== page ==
3. If you’re using 30-inch soybean rows, consider spray nozzle extensions that place some tips low, between rows, and allow directional adjustments with swivels. We’ve found these effective as long as bean rows have 8 or 10 inches of spray distribution space between rows. That moves part of your spray delivery below the canopy. We don’t have any data on how effective spray hoods really are, but the manufacturers can probably help you with that information.
All these techniques can also help you effectively deliver foliar nutrients, too. This is what we’ve worked on, using WakeUP Summer, for almost 10 years.
Another profitable idea, as long as you’re heading to the field with a sprayer: Consider including a biostimulant, Vitazyme, piggybacked with the herbicide blend. It’s a biostimulant with a long-proven track record. And this season, we’re marketing it for the first time based on those years of research. It’s a natural partner with WakeUP Summer. In 2016, one of our farmer research cooperators ran a split-field soybean trial with Vitazyme mobilized by WakeUP Summer and saw a 10-bu. gain. That’s not a random-rep trial, but the results are vivid enough to show up on the yield map generated by the combine monitor. The makers of Vitazyme, Vital Earth Resources, show this and many other field trials in a PDF report you can download at this link.
We have Vitazyme available in 2.5-gal. jugs, plus 55-gal. drums and bulk totes.
Crop consultant Bob Streit of Boone, Iowa offers more background on the Dicamba issue. Below is an excerpt from his weekly Crop Watch column, available in full at this link:
One of the big stories of last season was the haphazard release of the Dicamba tolerant soybeans and the labeling of the companion herbicides. What was feared most was the drift potential of this family as either particle or vapor drift. The news that major problems occurred in states such as MO, AR and other Delta states and even a few farmers were killed over the issue garnered attention. This lead to a split in grower attitudes and whether they wanted to charge into the use of this tandem mix of products.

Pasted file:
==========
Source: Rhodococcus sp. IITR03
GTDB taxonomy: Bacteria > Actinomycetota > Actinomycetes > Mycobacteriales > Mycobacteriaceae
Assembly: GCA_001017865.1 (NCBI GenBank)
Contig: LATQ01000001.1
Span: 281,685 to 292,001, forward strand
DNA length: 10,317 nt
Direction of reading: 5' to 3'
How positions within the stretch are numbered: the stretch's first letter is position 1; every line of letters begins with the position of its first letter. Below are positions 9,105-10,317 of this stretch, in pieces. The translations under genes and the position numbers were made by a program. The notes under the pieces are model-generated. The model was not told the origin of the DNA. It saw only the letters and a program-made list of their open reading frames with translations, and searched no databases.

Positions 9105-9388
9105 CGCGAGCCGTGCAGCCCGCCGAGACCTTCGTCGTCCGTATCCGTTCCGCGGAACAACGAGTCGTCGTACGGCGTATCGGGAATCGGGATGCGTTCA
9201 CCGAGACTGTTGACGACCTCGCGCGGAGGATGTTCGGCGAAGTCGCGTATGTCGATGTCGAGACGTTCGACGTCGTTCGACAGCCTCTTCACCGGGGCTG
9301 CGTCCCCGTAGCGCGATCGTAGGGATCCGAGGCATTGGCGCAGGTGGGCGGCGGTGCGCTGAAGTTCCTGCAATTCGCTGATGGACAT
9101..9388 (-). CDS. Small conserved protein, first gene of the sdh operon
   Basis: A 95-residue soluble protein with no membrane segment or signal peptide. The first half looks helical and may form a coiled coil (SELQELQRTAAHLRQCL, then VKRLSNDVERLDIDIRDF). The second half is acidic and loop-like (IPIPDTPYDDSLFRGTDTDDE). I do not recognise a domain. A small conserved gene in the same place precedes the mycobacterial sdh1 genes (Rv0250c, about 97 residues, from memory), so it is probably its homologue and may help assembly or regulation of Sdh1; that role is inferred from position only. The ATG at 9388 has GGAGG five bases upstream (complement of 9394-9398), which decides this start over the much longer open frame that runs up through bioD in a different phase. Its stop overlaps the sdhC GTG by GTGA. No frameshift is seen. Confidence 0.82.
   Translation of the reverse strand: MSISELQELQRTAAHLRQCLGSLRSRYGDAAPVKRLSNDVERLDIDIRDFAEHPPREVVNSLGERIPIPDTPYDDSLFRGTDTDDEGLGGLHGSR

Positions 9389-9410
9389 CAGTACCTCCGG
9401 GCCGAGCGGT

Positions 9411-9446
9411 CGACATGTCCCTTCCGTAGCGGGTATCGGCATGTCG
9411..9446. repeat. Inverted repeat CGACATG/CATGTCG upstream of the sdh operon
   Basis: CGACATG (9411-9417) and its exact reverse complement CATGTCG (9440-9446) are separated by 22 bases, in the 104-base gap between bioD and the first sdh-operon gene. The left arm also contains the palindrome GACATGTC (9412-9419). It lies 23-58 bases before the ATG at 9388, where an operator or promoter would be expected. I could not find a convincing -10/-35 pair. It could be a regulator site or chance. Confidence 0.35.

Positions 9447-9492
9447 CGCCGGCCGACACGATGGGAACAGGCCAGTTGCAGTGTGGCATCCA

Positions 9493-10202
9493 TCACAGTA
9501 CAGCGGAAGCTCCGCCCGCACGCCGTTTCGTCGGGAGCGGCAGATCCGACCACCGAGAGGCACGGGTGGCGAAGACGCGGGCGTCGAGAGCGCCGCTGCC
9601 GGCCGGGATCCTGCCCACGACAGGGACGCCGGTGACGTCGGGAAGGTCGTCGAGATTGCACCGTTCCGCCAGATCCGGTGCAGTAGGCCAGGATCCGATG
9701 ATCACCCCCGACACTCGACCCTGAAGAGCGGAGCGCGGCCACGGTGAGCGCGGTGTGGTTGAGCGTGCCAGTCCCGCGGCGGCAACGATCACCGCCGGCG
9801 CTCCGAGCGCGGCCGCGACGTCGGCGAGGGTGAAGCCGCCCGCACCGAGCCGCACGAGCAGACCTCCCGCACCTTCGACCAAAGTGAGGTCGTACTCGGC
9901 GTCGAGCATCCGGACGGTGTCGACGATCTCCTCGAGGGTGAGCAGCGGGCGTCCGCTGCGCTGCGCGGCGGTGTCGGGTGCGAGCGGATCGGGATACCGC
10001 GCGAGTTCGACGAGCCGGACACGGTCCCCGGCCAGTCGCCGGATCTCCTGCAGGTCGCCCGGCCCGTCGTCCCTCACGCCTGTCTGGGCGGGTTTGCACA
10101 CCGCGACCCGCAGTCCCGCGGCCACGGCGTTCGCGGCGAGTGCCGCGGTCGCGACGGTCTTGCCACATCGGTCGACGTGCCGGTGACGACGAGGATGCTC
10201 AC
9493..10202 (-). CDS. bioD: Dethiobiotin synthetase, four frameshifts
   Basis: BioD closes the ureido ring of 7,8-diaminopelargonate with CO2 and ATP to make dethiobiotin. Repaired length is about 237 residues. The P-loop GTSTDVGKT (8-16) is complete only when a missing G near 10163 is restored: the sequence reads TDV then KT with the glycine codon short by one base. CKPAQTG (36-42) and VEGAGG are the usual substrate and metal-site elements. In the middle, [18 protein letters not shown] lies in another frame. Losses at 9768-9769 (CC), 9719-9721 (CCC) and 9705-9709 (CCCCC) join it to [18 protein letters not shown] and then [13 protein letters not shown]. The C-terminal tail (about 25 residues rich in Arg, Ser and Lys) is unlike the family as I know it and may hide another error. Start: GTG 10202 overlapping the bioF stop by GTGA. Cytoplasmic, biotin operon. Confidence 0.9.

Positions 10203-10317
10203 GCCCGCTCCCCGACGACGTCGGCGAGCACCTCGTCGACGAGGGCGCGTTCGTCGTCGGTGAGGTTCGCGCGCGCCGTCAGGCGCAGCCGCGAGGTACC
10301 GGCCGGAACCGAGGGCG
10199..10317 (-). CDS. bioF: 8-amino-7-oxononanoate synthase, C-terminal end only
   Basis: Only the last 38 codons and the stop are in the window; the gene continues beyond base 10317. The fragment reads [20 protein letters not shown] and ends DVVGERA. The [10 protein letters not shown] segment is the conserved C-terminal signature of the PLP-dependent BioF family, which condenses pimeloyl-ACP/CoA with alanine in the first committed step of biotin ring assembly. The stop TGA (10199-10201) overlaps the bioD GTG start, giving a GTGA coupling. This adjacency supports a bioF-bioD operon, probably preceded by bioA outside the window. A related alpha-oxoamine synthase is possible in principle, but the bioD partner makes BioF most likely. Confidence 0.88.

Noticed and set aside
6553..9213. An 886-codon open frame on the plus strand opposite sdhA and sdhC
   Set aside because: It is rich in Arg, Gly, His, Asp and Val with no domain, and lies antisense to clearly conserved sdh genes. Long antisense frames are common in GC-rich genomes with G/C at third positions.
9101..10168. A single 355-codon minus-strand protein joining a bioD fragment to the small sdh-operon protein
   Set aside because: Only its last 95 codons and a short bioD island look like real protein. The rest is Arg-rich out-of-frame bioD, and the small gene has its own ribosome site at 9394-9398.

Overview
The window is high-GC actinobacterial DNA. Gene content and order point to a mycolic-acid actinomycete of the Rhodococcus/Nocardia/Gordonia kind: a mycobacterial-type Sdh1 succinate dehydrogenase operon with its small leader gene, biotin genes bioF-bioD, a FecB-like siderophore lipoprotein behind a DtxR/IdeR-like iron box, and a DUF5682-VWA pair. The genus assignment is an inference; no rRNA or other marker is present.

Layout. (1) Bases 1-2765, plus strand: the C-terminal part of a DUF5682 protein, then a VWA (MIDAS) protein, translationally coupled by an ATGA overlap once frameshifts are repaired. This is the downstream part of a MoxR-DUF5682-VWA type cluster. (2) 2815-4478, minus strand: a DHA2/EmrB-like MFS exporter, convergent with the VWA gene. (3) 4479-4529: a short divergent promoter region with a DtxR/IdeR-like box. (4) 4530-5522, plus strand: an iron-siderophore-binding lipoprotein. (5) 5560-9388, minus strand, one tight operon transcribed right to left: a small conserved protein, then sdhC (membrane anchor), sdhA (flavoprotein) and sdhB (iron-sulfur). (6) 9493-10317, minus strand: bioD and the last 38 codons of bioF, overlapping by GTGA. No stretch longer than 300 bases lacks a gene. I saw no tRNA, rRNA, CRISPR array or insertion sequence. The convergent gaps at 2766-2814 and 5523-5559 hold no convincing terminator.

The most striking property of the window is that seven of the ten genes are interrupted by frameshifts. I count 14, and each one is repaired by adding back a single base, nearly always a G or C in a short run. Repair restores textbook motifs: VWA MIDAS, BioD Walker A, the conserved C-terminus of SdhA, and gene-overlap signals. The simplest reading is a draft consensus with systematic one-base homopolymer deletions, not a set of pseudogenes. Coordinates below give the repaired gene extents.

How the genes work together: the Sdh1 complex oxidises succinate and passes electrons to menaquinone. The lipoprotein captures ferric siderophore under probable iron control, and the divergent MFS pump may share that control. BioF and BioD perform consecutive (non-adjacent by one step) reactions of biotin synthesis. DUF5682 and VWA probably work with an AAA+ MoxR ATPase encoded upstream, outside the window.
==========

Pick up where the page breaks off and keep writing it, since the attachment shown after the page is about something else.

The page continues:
In Arkansas only temporary licensing was granted based on whether drift complaints remained at minimal number or if they would come flooding in. Well as of last week the reports told that the Depts. of Ag in several states were getting quite a few complaint calls and those permits may be rescinded. We can only wait to see what the outcome might be on this issue. Has any formulating company truly been able to tame this high vapor pressure chemical? If the German chemists are having problems, that is likely a harbinger of future problems.
As discussed in the ‘Chat N Chew Café Purdue Univ. website they included a good discussion about air inversions, and how and when they happen. That phenomenon occurs just before sundown as the air cools and either goes about mixing with warm air, or does not mix with warm air. This leads to sprayed particles remaining suspended until the light breezes that occur just after sunrise carry those particles up to and over a mile in distance. In other words the chances of these inversions are very common and out of human control. Being observant of separation requirements, wind speeds, nozzle types and pressures are all necessary and important, but there are still outside events that can lead to problems. So can Dicamba beans coexist with all other crops? We will know more by this fall.
AgWeb Technology Editor Chris Bennett also writes a detailed summary of what he calls the dicamba “chaos.”